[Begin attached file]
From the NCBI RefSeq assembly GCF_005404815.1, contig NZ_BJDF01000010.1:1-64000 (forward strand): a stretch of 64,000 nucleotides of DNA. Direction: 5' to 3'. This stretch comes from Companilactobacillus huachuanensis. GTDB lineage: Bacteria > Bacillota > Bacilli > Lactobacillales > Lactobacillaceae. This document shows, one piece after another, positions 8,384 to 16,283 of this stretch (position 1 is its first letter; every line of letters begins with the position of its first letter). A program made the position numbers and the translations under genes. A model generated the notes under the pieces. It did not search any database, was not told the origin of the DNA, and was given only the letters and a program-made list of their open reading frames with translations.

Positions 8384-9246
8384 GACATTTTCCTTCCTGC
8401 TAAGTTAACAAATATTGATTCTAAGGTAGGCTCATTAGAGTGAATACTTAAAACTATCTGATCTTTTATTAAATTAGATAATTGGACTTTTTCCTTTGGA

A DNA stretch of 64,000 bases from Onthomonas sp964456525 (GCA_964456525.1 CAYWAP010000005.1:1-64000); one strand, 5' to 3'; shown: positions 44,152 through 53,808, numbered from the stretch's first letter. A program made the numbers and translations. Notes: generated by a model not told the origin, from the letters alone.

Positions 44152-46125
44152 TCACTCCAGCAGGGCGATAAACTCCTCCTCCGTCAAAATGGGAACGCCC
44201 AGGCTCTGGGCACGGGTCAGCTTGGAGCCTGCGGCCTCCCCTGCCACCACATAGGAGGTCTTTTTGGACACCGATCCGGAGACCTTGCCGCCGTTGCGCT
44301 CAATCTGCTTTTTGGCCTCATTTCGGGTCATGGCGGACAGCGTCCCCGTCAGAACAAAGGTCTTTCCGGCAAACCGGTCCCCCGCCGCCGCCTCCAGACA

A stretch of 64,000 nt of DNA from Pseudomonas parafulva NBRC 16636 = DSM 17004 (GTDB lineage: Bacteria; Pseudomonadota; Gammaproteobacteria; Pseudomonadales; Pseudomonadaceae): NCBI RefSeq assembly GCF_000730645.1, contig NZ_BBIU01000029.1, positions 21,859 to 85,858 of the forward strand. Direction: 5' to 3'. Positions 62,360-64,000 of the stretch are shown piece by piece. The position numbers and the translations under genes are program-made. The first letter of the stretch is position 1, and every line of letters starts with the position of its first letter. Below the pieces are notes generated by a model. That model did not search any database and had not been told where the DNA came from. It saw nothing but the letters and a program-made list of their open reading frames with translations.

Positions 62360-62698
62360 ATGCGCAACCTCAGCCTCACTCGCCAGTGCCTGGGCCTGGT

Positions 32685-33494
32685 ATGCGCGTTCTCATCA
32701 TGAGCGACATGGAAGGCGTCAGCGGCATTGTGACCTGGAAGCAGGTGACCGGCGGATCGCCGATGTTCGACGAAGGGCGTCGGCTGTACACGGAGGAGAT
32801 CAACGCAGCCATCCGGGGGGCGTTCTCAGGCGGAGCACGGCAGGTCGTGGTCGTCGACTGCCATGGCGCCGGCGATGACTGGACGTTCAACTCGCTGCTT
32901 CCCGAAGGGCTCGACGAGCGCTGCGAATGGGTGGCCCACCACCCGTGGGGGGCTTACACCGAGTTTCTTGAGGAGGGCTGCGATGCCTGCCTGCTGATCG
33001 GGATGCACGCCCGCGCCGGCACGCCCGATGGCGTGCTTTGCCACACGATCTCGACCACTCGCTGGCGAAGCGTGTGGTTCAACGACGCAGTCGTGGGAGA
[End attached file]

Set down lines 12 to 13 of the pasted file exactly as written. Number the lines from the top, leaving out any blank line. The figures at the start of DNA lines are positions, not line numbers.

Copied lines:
62360 ATGCGCAACCTCAGCCTCACTCGCCAGTGCCTGGGCCTGGT

Positions 32685-33494